Your husband is a celebrity

He is known to the whole city

There is not a desi in this city

Who has not bought a car from him.

I, too, smile spontaneously

We who have been for thirty years in this city

When we go together to the bazaar

People hurriedly greet him

Nobody knows me here.

When I return to my native country

How I am welcomed there tremendously

I think about settling here permanently

People arrive in droves to interview me relentlessly

But there, too, is this difficulty

That people do not inquire delicately

Have you gotten any national honours?

Your ghazals

Have been sung by how many performers?

They get very disappointed

Hearing my response.

It’s my golden jubilee

Of versifying triumphantly

And here too is my situation

Nobody knows me.)

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A Pakistan From Another Time

There is no space here for a detailed discussion on her trilogy of epoch-making longer poems, which are part of her second volume, Dhoop Apne Hisse Ki, and which the poet herself describes as significant to the evolution of her critical consciousness.

These are Mazaafaat (Suburbs), Jahanzaad and Yeh Basti Meri Basti Hai (This Settlement is My Settlement), which present a dirge for the experiences of rural anomie, women empowerment and urban bonhomie; they are nothing short of micro-histories of a Pakistan from another time that we seem to have lost as we descend towards intolerance, patriarchy and paranoia.

In completing the golden jubilee of a remarkable career that spans whole cultures and continents, Ishrat Afreen remarkably and uniquely combines the classicism of her predecessors like Ada Jafri and Zehra Nigah, and the more conscious feminists like Fahmida Riaz and Kishwar Naheed. This combination is rare among her contemporaries. She is also the sole torchbearer of the much-vaunted Ganga-Jamuni civilisation as she is of the rebellious ethos of the Progressive Writers Movement in our own time. Her aforementioned poem on identity modestly camouflages the fact that in her own country of origin, she remains forgotten and neglected.

No national honours have indeed been bestowed on her nor have her works been widely translated or critically analysed for a younger generation.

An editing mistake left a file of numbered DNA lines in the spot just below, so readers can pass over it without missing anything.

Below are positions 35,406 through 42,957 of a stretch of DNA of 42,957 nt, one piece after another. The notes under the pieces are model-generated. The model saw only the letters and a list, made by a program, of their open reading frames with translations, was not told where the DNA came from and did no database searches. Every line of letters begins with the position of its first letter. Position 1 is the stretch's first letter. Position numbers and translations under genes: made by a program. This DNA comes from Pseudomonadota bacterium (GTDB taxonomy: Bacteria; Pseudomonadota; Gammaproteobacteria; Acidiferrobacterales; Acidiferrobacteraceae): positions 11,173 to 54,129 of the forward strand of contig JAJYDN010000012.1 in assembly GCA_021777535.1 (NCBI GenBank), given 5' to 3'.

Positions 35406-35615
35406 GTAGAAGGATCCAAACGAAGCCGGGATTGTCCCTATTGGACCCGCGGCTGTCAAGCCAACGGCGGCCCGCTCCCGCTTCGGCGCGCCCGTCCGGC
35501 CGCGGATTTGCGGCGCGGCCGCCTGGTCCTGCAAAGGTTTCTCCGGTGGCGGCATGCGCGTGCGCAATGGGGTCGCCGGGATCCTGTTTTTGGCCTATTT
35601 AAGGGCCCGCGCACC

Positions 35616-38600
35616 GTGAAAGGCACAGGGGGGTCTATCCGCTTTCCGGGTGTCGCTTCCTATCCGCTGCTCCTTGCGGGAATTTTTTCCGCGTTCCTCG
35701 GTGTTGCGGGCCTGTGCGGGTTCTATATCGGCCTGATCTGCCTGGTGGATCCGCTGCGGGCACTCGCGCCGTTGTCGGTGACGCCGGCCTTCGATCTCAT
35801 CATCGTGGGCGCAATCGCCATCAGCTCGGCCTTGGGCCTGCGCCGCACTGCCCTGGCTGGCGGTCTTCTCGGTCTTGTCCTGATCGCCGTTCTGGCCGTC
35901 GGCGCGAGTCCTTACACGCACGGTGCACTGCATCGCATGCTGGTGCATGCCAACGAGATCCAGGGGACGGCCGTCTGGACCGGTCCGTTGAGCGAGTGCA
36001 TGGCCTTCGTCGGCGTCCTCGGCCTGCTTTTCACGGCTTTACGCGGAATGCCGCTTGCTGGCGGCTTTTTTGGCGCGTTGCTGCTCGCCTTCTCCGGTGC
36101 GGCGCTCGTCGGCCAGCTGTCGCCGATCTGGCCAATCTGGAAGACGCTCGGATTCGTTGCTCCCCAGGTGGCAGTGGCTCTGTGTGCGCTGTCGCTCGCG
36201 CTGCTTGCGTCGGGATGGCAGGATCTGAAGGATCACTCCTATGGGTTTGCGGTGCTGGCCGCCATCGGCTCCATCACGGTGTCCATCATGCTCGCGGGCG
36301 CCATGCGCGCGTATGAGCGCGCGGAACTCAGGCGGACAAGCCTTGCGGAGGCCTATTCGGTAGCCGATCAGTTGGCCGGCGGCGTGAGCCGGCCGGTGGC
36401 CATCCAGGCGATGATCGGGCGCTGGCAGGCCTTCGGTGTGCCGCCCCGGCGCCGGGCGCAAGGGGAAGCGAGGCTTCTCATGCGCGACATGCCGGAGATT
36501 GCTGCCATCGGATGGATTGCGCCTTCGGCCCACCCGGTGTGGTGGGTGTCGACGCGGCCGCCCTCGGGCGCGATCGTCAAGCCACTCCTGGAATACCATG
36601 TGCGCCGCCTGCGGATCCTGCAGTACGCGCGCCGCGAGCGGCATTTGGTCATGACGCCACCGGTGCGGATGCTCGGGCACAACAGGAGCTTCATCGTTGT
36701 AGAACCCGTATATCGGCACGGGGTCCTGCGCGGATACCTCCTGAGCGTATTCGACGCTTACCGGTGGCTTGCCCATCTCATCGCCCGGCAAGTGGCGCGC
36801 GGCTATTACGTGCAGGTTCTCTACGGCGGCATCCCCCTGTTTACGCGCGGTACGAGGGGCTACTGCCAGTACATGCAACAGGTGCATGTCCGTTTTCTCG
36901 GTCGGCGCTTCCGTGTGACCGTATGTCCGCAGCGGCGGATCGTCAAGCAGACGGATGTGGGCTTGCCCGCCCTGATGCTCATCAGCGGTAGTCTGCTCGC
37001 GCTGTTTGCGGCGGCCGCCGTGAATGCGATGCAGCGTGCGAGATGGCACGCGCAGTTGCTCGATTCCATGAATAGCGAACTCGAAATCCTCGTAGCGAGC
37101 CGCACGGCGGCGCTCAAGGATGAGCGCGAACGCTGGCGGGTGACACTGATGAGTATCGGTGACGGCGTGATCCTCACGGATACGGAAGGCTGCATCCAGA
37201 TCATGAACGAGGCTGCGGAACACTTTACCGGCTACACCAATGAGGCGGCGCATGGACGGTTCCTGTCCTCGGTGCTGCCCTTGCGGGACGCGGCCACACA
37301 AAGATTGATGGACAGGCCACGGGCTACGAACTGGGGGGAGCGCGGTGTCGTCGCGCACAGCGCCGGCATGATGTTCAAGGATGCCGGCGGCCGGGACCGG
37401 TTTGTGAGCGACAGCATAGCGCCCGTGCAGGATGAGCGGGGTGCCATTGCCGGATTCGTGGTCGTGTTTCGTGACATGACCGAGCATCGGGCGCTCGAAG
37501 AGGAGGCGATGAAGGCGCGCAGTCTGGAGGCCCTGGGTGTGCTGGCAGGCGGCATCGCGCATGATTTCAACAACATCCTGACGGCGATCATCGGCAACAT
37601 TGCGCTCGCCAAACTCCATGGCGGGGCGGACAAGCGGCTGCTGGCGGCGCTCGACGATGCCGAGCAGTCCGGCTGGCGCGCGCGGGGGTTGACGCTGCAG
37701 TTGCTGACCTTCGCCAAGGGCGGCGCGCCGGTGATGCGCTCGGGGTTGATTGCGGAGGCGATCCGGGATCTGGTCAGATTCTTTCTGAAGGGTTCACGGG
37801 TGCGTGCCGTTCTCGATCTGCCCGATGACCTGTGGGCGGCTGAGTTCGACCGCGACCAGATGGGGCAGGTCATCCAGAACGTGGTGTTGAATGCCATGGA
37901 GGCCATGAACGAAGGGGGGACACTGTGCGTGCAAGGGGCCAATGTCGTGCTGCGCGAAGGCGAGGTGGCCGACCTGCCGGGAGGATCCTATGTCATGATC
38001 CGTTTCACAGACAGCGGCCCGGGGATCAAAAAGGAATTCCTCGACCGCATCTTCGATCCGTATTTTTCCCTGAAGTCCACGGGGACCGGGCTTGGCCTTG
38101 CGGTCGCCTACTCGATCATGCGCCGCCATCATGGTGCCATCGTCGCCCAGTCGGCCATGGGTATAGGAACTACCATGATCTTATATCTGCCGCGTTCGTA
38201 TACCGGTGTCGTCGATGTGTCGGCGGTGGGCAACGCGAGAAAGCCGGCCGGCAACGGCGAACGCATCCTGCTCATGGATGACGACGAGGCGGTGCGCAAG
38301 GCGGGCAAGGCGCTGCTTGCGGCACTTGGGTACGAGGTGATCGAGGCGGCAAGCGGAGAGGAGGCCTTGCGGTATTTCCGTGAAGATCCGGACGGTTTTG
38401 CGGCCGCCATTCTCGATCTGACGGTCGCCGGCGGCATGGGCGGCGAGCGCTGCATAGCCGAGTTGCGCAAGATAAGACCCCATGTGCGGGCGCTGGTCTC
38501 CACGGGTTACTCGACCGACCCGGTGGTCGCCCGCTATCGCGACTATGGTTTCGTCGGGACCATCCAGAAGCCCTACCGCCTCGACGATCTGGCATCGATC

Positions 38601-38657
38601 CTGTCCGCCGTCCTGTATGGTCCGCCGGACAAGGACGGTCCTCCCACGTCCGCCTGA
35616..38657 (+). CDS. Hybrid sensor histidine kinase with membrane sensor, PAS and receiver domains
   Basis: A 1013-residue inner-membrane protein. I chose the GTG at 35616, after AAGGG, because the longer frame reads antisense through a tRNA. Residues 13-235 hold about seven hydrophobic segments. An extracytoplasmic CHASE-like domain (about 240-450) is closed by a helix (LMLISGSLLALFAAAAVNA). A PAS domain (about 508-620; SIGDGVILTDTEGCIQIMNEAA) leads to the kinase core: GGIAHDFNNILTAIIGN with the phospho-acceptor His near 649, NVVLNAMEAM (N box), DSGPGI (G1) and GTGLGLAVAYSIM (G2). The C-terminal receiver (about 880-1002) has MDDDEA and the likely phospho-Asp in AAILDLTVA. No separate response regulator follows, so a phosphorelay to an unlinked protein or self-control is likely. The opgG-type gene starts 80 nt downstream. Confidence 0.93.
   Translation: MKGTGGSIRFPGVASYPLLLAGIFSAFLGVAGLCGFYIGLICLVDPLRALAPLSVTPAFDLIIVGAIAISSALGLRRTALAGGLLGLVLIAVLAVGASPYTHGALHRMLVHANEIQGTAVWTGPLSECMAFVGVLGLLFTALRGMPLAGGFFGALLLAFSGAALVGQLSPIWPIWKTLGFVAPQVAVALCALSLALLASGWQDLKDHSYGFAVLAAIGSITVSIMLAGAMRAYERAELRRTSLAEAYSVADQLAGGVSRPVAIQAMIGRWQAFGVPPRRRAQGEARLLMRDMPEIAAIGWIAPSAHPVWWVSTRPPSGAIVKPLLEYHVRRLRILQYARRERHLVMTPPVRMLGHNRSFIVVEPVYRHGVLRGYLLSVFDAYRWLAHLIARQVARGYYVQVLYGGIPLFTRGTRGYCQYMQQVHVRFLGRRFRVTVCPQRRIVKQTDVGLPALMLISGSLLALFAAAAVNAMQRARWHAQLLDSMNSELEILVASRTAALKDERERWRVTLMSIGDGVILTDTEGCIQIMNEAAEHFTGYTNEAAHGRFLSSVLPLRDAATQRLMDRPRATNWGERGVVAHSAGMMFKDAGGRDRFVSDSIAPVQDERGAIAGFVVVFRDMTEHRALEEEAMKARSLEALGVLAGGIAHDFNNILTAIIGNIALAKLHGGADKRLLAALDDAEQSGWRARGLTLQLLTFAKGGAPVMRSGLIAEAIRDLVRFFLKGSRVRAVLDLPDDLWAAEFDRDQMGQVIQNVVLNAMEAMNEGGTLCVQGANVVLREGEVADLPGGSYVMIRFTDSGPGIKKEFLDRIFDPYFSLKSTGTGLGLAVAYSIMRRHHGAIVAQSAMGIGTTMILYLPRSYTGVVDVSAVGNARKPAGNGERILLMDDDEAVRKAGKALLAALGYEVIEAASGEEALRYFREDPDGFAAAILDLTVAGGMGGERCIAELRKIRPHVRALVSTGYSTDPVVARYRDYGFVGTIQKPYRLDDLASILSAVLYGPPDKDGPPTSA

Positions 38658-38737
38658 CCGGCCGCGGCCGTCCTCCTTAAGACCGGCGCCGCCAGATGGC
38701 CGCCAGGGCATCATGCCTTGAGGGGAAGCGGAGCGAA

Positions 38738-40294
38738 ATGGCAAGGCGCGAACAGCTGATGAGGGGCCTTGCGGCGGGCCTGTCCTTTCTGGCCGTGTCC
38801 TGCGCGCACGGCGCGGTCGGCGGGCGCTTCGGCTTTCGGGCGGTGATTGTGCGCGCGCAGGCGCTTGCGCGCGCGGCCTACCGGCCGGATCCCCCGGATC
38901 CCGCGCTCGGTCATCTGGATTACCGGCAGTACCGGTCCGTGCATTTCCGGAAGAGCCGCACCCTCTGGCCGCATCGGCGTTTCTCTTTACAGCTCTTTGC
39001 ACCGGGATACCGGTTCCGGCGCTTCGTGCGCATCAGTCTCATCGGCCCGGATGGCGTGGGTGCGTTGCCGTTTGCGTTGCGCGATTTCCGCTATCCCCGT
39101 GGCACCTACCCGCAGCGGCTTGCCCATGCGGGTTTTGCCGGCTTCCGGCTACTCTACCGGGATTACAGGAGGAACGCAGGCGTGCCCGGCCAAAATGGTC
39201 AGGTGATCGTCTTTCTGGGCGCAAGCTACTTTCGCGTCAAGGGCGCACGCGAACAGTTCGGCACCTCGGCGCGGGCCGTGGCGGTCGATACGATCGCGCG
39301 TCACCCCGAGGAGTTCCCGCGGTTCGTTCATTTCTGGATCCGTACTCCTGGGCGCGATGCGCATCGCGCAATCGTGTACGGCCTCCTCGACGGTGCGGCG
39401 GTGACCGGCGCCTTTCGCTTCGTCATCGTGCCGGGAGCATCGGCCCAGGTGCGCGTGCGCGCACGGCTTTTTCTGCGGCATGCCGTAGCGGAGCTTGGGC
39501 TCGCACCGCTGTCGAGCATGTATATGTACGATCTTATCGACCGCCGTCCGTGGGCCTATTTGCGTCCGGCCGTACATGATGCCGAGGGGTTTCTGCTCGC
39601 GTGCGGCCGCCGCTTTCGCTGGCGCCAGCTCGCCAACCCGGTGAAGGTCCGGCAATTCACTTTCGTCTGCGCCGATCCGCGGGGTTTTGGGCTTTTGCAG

It was this invisibility and short-sightedness that the late Fahmida Riaz lamented in her foreword to Ishrat Afreen’s second collection of poetry when she wrote:

“…Would this unparalleled poetry be able to find a discerning reader? Unfortunately, mediocrity has totally dominated Urdu literature for a long time. True poets (and Ishrat is very much a poetess) have been ejected from the ranks of popular poets. Only traditional, decorative and social poets are very much being preferred.”

The Age of Ishrat Afreen

However, Ishrat Afreen’s poetic legacy is secure. Her own name means the creator of joy but her heart continues to bleed for the concerns of the underprivileged, be they in the United States, India, her native Pakistan, or any part of the world. For the last 50 years, she has been a leading female Urdu poet of her generation and is a national honour and institution unto herself. We are very much living in the age of Ishrat Afreen.

Apni chador ko parcham kar sakti hai

Aurat ik tareekh raqam kar sakti hai

(From her chador a flag she can make

A whole history can a woman narrate)

(All translations from Urdu are by the writer. Raza Naeem is a Pakistani social scientist, book critic and award-winning translator and dramatic reader currently based in Lahore, where he is also the President of the Progressive Writers Association. He is currently working on a book ‘Sahir Ludhianvi’s Lahore, Lahore’s Sahir Ludhianvi’, forthcoming in 2022. He can be reached at: razanaeem@hotmail.com. This is an opinion piece and the views expressed above are the author’s own. The Quint neither endorses nor is responsible for the same.)

(At The Quint, we are answerable only to our audience. Play an active role in shaping our journalism by becoming a member. Because the truth is worth it.)